The State Department social media initiative designed to engage with ISIS terrorists and jihadist sympathizers is “embarrassing,” “ineffective” and “distressing,” the head of a prominent intelligence group wrote Tuesday in a scathing editorial.
The “Think Again Turn Away” campaign and Twitter account, launched by the State Department in December, in part, to dissuade on-the-fence jihadists from joining the fight against the West is actually serving to embolden and legitimize the social media presence of bloodthirsty terrorists already on the ground, Rita Katz, the director of the SITE Intelligence Group, wrote in a Time magazine article published online Tuesday.
The State Department’s “English-language outreach program is not only ineffective, but also provides jihadists with a stage to voice their arguments,” Katz claimed, calling the initiative’s Twitter account a “gaffe machine that “walks dangerous ethical lines.”
“Thirteen years into the war on terror, it is distressing to see certain ways the U.S. government is combating domestic radicalization by groups like Al Qaeda and the Islamic State,” Katz wrote. The account regularly (engages) in petty disputes with fighters and supporters of groups like IS (also known as ISIS), Al Qaeda and Al Shabaab, and (argues) over who has killed more people while exchanging sarcastic quips.”
Katz describe in details several examples that show the account’s operator engaging in shocking back-and-forths with terrorists that seem only to strengthen the resolve of the men and women at the other end of the line.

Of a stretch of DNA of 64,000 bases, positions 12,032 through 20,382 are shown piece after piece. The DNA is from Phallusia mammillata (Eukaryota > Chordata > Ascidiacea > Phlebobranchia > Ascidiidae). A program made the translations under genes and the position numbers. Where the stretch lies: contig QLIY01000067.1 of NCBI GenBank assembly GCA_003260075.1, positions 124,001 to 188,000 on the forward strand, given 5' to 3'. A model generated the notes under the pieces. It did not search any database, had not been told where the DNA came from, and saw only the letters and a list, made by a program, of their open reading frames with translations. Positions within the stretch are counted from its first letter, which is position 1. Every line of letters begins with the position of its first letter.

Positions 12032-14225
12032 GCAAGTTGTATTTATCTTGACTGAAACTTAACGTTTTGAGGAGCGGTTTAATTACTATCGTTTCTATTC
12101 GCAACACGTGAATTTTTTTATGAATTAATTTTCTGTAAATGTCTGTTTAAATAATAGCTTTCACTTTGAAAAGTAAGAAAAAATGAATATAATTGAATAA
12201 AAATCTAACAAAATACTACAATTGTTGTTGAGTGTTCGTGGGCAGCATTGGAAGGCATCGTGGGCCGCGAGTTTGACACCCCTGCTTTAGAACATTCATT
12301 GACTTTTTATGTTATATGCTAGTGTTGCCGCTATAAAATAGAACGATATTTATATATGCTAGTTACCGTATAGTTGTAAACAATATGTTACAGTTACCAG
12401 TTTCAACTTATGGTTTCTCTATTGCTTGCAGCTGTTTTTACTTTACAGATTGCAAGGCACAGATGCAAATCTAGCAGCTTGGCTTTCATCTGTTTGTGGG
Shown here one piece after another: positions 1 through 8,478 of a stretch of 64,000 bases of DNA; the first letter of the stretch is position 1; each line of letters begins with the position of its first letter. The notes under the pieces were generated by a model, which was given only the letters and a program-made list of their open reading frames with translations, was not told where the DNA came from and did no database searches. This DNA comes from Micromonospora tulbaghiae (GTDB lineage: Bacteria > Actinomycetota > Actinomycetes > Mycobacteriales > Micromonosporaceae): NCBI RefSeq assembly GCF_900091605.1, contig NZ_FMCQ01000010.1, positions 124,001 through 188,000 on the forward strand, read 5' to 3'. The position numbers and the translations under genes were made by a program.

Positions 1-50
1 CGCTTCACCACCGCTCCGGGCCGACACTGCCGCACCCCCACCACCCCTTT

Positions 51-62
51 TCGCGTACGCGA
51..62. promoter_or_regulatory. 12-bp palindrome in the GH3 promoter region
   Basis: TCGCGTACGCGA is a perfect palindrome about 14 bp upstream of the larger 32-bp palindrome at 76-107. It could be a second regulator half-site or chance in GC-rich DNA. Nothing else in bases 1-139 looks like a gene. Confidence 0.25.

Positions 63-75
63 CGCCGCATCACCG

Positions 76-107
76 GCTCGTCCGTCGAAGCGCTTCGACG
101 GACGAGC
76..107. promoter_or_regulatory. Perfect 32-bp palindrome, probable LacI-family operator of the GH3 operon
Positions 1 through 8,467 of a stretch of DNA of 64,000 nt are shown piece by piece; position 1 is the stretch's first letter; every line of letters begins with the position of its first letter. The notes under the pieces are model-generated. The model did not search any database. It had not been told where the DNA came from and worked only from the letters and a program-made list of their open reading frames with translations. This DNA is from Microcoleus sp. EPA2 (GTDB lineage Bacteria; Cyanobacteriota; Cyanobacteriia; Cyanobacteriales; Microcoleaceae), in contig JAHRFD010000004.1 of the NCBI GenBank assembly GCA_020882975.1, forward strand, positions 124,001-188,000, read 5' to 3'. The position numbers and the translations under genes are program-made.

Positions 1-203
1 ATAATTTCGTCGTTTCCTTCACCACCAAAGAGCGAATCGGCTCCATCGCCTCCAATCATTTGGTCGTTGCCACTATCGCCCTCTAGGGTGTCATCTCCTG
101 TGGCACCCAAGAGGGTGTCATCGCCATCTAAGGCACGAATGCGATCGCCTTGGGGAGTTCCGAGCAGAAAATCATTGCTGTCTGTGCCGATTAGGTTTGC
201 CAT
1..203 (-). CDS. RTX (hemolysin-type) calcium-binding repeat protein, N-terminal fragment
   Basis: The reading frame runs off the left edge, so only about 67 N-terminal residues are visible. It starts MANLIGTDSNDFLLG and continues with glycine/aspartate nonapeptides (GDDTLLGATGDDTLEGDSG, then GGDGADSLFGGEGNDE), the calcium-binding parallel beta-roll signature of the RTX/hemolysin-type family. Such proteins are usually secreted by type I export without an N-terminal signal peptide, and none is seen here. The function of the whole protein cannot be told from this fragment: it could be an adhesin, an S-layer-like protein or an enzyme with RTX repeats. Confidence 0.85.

She cites in one case a situation where the “Think Again Turn Away” account responds to posts from an ISIS-supporting account of pictures of tortured prisoners from the Abu Ghraib prison scandal with the message: “U.S. troops are punished for misconduct, #ISIS fighters are rewarded,” along with a photograph of U.S. soldiers playing with children in the Middle East.
The bizarre State Department response ends up being a launching point for many other ISIS-supporting accounts to “drag the U.S. government into a discussion about” the scandal, Katz asserts.
In another case, after a notorious cleric and Al Qaeda leader tweeted on Sept 11 that “on this day, in 2001, the USA’s largest economic shrine, the idol of capitalism was brought to the ground..the toll of injuctice (sic) is hefty,” the “Think Again Turn Away” account responded with an unusual retaliatory tweet that only served to legitimize the author.
“Nobody’s a bigger fan of the fruits of capitalism than so-called #ISIS Caliph,” the State Department-run account wrote, along with a photo showing ISIS leader Abu Bakr al-Baghdadi wearing a Rolex watch.
But those “embarrassing” examples actually offer a learning opportunity for the State Department, Katz says.
“In order to counter a problem, one must first study it before adopting a solution. Had the people behind Think Again Turn Away understood jihadists’ mindsets and reasons for their behavior, they would have known that their project of counter messaging would not only be a waste of taxpayer money, but ultimately be counterproductive,” she wrote. “I would much rather see the State Department’s online ventures involved in projects that explain the great things American policies have achieved — not arguing with jihadi fighters on who killed more innocent Muslims.”
Her blistering criticism of the program, however, is hardly the first time “Think Again Turn Away” has faced disapproval.
Earlier this month, the social media campaign released a graphic, satirical counter-propaganda video designed to convince homegrown terrorists that enlisting with ISIS is a bad idea, prompting a barrage of criticism over its tongue-in-cheek tone.